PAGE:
Getting Accessibility Right…5 Best Practices for Interactive Displays

Posted by Nicholas Yee on 7/23/14 9:01 AM

img-solutions-retail

Accessibility is a hot topic and we all need to do our part to help ensure that we get things right. At Jibestream, we have developed 5 best practices to ensure we factor in all aspects of accessibility and end up with a solution that allows ease of access and benefits all.

1. Human factor design

We start by thinking about the end user. Who will be using the display, how, in what manner, and what can we do to help ensure ease of access? All of Jibestream’s interfaces are designed to be compliant with ADA (Americans with Disabilities Act) standards from the start.

Compliant design is good design; as they make the interface easier for everyone using the displays.

 

2. Consider the height of interactive elements

When we design our interfaces, we determine the best height at which the interactive elements reside in the physical space. The ADA requires that interface elements be place between 15” and 48” from the ground. It is therefore important to account for the physical height of the display so that the interface can be adjusted accordingly.

 

3. Use high contrast colors

The ADA suggests either light on dark, or dark on light elements when it comes to color contrast, which we also take into account for our designs. At Jibestream we ensure that we keep a contrast level of 70% between the background and foreground for all interface elements.

 

4. Size of text & interface elements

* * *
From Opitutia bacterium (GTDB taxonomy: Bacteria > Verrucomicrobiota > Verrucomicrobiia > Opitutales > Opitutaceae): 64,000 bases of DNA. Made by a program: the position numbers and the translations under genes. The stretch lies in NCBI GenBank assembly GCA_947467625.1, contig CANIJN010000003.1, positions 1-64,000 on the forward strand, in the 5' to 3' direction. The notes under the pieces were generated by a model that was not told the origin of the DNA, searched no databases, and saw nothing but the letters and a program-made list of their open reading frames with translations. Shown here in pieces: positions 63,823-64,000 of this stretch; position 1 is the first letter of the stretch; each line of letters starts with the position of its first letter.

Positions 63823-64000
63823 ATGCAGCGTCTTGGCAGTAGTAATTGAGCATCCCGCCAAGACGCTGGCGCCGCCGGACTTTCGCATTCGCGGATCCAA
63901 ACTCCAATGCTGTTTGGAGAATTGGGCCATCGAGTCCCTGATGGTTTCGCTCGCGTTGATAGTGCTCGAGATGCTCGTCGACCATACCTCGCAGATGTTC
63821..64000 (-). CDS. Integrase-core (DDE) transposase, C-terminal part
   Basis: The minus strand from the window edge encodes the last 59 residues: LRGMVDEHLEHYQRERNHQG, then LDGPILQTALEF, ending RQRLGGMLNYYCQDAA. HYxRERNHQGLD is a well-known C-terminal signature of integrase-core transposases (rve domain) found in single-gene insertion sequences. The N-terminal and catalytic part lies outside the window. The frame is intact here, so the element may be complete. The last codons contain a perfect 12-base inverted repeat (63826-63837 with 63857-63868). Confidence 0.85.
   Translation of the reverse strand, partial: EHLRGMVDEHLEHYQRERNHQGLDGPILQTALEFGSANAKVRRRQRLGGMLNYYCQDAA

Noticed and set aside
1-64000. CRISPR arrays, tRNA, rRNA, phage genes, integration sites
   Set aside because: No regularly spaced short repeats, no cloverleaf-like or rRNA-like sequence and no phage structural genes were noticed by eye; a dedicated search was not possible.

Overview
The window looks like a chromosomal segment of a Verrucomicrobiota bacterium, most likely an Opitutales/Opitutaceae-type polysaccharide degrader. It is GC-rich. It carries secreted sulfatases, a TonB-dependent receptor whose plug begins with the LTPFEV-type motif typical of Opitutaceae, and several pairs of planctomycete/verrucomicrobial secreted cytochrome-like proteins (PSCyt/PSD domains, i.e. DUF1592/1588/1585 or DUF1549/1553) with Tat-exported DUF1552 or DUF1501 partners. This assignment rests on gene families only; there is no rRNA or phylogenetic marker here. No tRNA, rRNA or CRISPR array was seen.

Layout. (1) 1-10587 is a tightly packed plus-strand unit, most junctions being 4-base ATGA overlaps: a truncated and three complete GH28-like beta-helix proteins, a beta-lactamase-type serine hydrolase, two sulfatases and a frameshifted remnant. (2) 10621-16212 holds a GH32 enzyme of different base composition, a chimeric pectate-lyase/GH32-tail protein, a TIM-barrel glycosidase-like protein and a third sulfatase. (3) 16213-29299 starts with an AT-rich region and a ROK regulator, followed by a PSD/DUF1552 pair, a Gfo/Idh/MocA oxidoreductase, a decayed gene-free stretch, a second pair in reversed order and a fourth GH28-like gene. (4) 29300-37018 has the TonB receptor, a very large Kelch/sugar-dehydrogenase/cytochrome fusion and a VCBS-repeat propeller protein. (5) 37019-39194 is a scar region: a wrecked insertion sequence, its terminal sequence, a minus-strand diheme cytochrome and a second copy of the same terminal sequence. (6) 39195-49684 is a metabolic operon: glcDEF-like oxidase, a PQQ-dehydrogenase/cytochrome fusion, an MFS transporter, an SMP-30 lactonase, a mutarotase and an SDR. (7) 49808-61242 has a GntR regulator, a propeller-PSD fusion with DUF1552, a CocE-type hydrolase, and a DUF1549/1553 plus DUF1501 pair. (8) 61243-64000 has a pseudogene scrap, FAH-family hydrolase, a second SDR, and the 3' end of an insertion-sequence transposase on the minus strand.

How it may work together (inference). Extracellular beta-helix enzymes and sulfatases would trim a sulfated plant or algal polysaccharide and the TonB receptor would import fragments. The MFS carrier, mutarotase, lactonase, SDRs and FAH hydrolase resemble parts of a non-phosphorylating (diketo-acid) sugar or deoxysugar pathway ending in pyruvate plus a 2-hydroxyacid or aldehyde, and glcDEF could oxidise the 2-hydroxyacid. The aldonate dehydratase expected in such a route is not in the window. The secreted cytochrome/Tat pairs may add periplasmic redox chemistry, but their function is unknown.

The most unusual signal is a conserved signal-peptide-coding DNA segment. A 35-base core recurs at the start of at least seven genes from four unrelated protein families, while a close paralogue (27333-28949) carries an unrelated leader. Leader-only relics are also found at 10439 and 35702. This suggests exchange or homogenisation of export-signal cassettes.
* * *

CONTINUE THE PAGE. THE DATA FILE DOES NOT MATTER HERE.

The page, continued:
Nobody wants to have to squint or lean in to read what’s on a display. On top of that, if the user can’t easily select something in the interface, and instead has to “pixel hunt” in order to press a button; it will often lead to a very frustrated user experience. We ensure that we address this need in all our interactive displays. Specifically, the ADA requires the use of large text (4.8 mm in physical space). When it comes to interface elements we insure that items are of sufficient size (20mm x 20mm at minimum) with adequate spacing (6.35 mm -> 12.7 mm) between each element.

 

5. Limit physical barriers & compliant kiosk design

The ADA has a number of complex restrictions in regards to the barriers that surround the physical space around the kiosk and how it affects the design of the kiosk itself. To keep things simple and accessible for everybody, it is best to limit the amount of physical barriers that prevent users from reaching and viewing the display, and to ensure we design and conform to all ADA specifications.

For more information and to see how Jibestream creates digital experiences in physical spaces through human factor design, contact us directly.


Topics: wayfinding technology

Nicholas Yee

Written by Nicholas Yee

A former software developer who has taken his 10+ years of software developer experience and product management skills to optimize and transform Jibestream’s Professional Services into a nimble powerhouse unit. A firm believer in analytics and streamlining process, he is always focused on driving continuous improvement.